Technology press frequently covers EU-based “challenger” (fully digital) banks such as Monzo, Starling and N26. However, neo-insurers in Asia are commonly overlooked with the exception of ZhongAn Insurance.
In part 1 of this two-part series, I will dive into the full stack InsurTech approach in Hong Kong and Singapore. In part 2 of this series, I will explore the full stack InsurTech approach in India and comment on the “virtual insurance company” model.
Going down the route of becoming an insurance carrier provides flexibility for product innovation, allows for shorter time-to-market (once established) and builds credibility with channel partners. However, the process of securing the licence can be onerous and expensive – entrepreneurs are required to lock in large sums (for Hong Kong, HK $10M) as initial solvency capital.
Following the launch of its InsurTech Sandbox in September 2017 , the Hong Kong Insurance Authority (IA) has begun issuance of digital insurance licences under a fast track scheme.
Avo Insurance acquired the 1st virtual general insurance company licence from the HKIA earlier this month . The company is a joint venture between Hillhouse Capital (49%) and Asia Insurance (51%); Asia Insurance is a leading HK general insurance company.
Avo Insurance seems to have hit the ground running by announcing its first three product lines :
- Travel insurance:
- Near worldwide coverage for trips originating and ending at Hong Kong.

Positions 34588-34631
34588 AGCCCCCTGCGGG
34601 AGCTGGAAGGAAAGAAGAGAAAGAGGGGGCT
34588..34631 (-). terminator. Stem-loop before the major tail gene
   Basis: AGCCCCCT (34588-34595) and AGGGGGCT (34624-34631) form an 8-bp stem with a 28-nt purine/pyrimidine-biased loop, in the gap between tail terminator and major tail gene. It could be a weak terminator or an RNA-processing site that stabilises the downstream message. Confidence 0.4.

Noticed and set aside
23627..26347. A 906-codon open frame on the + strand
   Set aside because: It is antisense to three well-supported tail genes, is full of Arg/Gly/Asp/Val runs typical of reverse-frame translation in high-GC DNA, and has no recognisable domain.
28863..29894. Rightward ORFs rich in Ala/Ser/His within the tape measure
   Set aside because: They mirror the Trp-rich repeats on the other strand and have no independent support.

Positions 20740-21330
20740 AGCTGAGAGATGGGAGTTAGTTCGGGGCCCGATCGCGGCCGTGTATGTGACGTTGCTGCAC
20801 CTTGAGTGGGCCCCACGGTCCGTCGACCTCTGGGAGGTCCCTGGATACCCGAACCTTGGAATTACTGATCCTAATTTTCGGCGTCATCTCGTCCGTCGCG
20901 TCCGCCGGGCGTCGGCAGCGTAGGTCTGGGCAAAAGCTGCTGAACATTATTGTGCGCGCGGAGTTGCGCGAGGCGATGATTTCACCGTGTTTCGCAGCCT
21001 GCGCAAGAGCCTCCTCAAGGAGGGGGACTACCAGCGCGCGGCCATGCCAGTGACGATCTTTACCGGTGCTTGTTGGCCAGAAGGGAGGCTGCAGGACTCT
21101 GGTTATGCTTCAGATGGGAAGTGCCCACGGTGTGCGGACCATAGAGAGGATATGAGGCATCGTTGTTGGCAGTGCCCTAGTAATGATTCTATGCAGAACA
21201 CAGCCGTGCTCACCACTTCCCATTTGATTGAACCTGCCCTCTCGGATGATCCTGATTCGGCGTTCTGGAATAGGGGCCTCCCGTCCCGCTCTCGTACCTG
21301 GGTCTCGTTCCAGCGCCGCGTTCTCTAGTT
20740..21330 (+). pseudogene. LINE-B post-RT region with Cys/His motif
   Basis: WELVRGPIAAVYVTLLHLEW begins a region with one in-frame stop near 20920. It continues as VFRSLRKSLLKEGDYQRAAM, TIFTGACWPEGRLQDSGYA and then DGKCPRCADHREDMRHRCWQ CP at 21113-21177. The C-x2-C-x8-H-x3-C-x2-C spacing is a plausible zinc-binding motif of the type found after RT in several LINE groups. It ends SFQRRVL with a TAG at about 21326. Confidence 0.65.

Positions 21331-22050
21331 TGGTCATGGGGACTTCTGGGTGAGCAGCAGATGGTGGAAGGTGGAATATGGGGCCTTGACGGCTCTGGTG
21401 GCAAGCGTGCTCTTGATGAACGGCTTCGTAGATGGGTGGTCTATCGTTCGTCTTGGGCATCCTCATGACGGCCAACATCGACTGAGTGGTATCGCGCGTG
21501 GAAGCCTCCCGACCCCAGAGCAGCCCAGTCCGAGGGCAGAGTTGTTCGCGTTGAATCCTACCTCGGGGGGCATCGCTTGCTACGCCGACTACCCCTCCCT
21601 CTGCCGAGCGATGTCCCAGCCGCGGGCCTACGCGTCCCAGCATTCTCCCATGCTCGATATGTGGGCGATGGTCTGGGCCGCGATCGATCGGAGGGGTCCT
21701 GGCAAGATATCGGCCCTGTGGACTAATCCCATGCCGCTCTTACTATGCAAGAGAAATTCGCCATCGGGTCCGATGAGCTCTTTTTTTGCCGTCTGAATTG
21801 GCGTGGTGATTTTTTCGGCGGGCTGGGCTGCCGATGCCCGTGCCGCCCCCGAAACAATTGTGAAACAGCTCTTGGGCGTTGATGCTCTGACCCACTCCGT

- Cancer insurance:
- Ages between 18 to 65; up to age 85 for renewals.
- Provides hospitalization benefit in Hong Kong, Macau and Mainland China .
- E-wallet insurance:
- Cover for WeChat Pay, AliPay and PayMe accounts.
- Claims pay-out is capped at 20% (per fraud event) of the total sum insured .
- Given the rise of super-apps in the region and mobile “banking”, this millennial focused product seems quite apt!
Whilst then news regarding the launch of Avo Insurance is quite fresh, there is a lot to unpack:
- Building a “greenfield challenger” – To some extent, Avo Insurance is a subsidiary of Asia Insurance; my first impression was to wonder why an insurance company would try to cannibalize its own business! Here are some clues:
- Sales channel – Asia Insurance typically sells through an agency channel (or B2B) whereas Avo will be selling D2C.
- Brand positioning – Avo will be focused on a younger population segment which sits outside Asia Insurance’s primary customer base.
- An increasingly common practicse – Recall that ZhongAn was previously a joint venture between Ping An, Tencent and Alibaba. Over in the EU, banking incumbent RBS launched a digital bank called Bó by RBS . Not so rare after all?